Mercury passed through superior conjunction on 7 March making it an evening object, but UK observers had to wait until around 18 March before it moved far enough from the Sun to be glimpsed with difficulty low in the west soon after sunset. Now that we are in the last week of March, the innermost planet finally ascends high enough into the twilight sky of the British Isles to be seen with the unaided eye against the constellation backdrop of Pisces, moving into Aries at the end of the month.
For a convenient celestial guide to the innermost planet, on Wednesday 29 March look very low due west an hour after sunset (8:40pm BST for the heart of the UK, click here for other locations) to see magnitude -0.4 Mercury 8 degrees to the right of a 43-hour-old slim crescent Moon.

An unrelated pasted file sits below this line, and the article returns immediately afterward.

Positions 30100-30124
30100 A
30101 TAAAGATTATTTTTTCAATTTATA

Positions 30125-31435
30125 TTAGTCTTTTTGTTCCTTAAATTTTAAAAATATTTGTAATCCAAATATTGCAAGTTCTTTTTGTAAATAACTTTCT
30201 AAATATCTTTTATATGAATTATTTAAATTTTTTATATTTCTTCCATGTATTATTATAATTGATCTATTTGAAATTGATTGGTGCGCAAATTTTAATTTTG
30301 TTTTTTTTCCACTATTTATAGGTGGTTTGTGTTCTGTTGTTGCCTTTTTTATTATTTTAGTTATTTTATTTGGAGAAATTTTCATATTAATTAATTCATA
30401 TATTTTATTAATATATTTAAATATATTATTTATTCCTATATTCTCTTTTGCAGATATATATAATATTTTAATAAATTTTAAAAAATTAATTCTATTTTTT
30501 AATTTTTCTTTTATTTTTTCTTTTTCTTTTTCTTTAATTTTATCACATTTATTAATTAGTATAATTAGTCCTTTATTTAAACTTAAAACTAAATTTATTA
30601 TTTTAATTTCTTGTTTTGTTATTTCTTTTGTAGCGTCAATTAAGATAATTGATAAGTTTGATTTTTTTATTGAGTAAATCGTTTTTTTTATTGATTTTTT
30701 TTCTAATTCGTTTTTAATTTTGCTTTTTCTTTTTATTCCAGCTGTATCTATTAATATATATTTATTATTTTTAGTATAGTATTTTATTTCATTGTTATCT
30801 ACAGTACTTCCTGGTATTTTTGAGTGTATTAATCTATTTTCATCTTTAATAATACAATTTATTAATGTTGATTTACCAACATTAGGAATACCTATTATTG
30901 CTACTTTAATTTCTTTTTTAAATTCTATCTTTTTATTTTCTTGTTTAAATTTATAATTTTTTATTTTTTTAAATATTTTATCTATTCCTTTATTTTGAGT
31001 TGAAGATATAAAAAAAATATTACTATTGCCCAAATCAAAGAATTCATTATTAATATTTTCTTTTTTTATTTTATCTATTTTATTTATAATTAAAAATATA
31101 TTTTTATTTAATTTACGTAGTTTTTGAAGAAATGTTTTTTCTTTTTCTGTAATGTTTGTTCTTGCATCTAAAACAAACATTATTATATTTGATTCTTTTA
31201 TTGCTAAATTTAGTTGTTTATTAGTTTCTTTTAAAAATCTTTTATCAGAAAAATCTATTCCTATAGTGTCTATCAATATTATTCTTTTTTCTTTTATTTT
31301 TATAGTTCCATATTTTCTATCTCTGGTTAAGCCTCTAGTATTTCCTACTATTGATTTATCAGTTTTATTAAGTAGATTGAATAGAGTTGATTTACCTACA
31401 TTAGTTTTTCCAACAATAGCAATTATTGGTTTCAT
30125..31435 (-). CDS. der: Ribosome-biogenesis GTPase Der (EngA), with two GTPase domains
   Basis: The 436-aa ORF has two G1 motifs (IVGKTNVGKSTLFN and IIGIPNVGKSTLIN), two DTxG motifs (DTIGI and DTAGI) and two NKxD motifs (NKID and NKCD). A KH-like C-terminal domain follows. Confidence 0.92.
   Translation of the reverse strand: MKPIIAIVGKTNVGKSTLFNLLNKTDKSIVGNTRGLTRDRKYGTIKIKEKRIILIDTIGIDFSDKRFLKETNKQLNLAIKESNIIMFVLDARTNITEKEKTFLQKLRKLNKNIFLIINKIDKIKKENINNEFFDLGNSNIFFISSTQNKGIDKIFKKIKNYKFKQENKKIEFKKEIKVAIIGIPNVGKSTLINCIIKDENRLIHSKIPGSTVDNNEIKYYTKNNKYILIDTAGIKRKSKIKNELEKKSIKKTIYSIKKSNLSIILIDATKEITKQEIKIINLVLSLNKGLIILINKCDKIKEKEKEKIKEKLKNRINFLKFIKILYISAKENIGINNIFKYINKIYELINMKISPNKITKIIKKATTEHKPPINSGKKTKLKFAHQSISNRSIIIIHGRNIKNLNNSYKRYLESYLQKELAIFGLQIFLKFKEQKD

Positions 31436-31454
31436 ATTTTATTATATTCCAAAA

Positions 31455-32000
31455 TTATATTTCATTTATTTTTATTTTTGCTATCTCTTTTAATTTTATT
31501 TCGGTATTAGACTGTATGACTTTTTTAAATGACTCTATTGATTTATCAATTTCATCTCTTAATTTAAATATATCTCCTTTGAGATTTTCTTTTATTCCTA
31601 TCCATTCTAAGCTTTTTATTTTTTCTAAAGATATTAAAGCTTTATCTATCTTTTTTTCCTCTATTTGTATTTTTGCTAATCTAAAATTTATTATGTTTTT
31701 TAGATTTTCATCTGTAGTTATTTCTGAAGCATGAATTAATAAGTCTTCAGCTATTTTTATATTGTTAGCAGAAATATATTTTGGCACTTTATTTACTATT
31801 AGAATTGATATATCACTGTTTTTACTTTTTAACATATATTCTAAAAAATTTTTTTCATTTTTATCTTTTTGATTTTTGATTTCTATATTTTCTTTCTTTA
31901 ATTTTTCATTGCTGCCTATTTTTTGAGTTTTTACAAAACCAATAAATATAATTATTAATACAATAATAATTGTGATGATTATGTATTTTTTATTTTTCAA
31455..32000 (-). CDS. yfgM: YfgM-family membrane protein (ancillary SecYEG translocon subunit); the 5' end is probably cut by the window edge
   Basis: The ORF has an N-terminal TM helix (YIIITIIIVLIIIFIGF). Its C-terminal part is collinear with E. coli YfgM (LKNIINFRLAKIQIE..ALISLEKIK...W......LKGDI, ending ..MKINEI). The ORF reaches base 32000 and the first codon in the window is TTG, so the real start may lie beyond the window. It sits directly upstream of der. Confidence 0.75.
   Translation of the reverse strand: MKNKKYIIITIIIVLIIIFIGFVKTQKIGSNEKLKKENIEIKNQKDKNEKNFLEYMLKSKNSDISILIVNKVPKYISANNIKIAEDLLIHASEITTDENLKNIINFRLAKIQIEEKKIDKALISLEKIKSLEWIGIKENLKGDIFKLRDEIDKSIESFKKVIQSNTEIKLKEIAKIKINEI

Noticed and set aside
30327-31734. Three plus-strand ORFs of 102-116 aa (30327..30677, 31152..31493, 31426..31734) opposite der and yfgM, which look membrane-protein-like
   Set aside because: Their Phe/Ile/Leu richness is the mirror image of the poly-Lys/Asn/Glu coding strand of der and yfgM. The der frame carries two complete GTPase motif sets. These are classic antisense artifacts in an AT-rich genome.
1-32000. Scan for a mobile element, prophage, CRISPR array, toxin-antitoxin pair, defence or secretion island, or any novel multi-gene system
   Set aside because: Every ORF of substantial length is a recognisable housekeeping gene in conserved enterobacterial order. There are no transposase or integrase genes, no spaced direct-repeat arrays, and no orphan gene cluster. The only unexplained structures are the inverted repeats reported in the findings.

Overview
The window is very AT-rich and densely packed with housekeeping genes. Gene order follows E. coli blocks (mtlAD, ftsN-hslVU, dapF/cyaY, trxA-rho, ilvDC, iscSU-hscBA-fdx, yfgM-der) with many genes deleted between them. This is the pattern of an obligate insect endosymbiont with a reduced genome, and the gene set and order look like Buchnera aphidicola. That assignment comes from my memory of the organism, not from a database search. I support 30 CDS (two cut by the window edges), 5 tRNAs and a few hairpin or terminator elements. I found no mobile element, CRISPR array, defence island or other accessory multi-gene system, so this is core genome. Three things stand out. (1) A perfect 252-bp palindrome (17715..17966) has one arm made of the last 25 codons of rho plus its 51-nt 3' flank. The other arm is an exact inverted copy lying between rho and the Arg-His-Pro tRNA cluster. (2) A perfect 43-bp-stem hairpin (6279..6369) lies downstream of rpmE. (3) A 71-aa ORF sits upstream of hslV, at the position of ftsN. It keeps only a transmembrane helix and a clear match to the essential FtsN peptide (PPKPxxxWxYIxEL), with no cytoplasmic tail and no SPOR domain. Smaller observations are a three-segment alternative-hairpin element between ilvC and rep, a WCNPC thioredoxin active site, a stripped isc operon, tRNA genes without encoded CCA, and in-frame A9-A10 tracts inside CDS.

Mercury begins April as a magnitude -0.1 object in the constellation Aries at its greatest easterly elongation of 19 degrees from the Sun, in what is the best evening apparition of the year for Northern Hemisphere observers owing to the favourable inclination of the ecliptic to the western horizon.
As seen from the heart of the British Isles at 9pm BST, the innermost planet can be found almost 6 degrees above the west-northwest horizon from 1-8 April. Thereafter, Mercury’s brightness drops rapidly as its orbit brings it between us and the Sun. The innermost planet is at inferior conjunction on the morning of 20 April and crosses the border into Pisces the following day.
Inside the magazine
For a comprehensive guide to observing all that is happening in the coming month’s sky, tailored to Western Europe and North America, obtain a copy of the April 2017 edition of Astronomy Now.
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